Unfortunately I made a bad judgment call and gave into the pressure, something everyone does at one point or another. I really regretted it the second it happened but and no one was going to let me forget it. “Did you hear Ellie did this…” and “your class president did that…” By the time it got back to me it had been blowed out of proportion 100%, and wasn’t even close to being the real story, but of course no one wants to believe the person that actually did it. Well my “friends” put me on “probation” from the “Fine Nine”; a group I didn’t know existed until I was being kicked out. Their reason was that they didn’t want my reputation. My reputation? They would rather believe the exaggerated stories over mine because it made me look worse, terrific; I call that real friendship. Especially when these girls saw exactly what had happened, yet still choose to go along with the fake story. Looking back I see that they really knew the truth, and knew how minimal it was, but acting as if I did something I did not would make them feel better about themselves because they were the ones making the horrible mistakes on a regular basis.

I quickly realized just how shallow this group of girls I had been sucked into was, and when I realized this I felt friendless. Now I know, looking back, I had so many great friends around me, but I had been blinded by this “group”. That was only a small glimpse into the social scene and the pressure that accompanies it; so when you add a serious competitive sport and the stress of making straight A’s, hoping for an acceptance letter to Stanford in just a few years, it’s all very stressful. To vent this stress I turned to food and exercising. It is like turning to the devil for help, something I had no idea of at the time. He sits on your shoulder day and night, following you absolutely everywhere. For me my eating disorder took a slow route; in the beginning its presence showed rarely, then it increased to occasionally, which then turned into more often and then every day.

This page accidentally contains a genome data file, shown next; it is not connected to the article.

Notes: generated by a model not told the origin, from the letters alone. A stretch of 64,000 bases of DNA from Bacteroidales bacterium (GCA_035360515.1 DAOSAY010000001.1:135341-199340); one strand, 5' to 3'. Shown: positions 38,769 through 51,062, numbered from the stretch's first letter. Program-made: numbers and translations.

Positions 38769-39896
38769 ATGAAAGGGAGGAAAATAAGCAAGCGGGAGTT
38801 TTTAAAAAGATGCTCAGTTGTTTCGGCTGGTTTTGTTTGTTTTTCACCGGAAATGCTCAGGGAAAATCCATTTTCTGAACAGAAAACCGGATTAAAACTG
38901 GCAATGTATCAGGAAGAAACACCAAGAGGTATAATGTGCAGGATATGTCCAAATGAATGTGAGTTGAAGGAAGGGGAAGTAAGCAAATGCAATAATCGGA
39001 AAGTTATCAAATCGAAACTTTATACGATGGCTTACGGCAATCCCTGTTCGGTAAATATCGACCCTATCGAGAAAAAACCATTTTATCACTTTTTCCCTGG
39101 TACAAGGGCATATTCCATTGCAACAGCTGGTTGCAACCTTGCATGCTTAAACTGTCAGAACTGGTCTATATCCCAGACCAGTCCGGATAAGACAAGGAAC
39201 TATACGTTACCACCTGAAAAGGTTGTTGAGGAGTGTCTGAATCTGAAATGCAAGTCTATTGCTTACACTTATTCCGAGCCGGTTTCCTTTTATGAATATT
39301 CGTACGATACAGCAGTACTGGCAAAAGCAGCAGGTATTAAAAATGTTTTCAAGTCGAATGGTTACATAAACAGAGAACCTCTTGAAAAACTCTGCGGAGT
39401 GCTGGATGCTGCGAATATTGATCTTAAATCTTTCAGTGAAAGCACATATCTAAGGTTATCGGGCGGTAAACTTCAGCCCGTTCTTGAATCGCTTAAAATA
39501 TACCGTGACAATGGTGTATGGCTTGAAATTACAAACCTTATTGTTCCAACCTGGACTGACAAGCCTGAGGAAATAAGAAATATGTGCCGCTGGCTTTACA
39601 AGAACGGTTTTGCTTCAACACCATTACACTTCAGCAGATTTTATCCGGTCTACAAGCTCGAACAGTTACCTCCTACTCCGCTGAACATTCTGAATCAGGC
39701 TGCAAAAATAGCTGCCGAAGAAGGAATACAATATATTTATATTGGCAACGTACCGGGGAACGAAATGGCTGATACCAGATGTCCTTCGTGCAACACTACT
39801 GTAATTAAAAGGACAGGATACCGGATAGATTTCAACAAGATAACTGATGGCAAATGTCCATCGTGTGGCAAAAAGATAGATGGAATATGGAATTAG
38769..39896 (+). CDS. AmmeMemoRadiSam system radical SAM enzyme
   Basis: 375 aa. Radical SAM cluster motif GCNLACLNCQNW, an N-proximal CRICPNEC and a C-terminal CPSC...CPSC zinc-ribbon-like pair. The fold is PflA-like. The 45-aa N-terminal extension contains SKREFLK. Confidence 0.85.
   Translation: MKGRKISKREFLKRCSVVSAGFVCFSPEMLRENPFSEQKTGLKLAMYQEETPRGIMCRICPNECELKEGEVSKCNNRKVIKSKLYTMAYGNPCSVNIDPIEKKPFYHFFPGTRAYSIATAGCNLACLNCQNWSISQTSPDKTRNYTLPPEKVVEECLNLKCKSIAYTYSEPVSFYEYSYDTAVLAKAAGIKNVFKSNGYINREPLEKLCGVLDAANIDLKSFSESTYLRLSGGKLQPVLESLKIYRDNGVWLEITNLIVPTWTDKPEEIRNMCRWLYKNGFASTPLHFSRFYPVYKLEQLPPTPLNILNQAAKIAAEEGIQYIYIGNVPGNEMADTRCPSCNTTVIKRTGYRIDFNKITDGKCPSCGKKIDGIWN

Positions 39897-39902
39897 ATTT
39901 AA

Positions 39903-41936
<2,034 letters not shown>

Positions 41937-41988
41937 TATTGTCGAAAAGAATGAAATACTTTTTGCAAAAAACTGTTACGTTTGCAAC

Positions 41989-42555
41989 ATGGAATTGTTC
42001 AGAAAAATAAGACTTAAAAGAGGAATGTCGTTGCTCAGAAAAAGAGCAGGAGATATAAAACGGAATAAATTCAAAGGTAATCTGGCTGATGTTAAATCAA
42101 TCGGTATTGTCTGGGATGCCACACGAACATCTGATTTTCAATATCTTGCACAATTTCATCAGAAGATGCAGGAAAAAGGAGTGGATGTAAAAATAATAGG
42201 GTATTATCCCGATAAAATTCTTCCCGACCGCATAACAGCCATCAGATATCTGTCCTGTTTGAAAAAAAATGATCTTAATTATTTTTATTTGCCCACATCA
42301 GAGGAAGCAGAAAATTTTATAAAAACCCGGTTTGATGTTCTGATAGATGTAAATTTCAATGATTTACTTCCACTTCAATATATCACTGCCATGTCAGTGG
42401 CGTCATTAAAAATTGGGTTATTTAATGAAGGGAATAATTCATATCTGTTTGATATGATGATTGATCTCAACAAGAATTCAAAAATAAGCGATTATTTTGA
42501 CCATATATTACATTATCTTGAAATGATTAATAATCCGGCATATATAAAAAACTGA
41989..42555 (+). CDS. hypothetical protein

My parent’s attention began to increase as my decision-making skills and level of dedication decreased. Before I knew it there was no hiding from it anymore. I had to and still have to pace myself to walk up all five flights of stairs at school and watch how quickly I stand up from my desk, as a precaution so I won’t black out. I wasn’t ready to change my habits but my parents fortunately stepped in early enough. I see a therapist every week and a dietician. My weight loss from a mere 138 lbs. to 113lbs didn’t faze me, but everyone was starting to notice. I manage to keep it covered up from my friends and indirect family.

I am fighting this eating disorder with all my heart. Although this is still an issue in the forefront of my life I am learning the true value of this wonderful life God has blessed me with. There’s no easy way to win this battle but I have found the will power to fight it. I am slowly taking control of my life again; it is a process of baby steps.





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Tae5 said...
Nov. 16, 2011 at 2:21 am
Young lady this is a wonderful story! I am glad to hear that your parents have supported you in this.  Most importantly, you believe the Lord has good plans for your life (Jeremiah 29:11) and He does! I have prayed for you and I am confident that the Lord will deliver you completely (John 8:36) and your testimony will inspire other young people to seek Him. Be encouraged, continue to seek His will and keep your faith (Hebrews 11:1).  
 
Cause_OneMore said...
Nov. 15, 2011 at 2:58 pm
Really great and Inspiring story!!!!!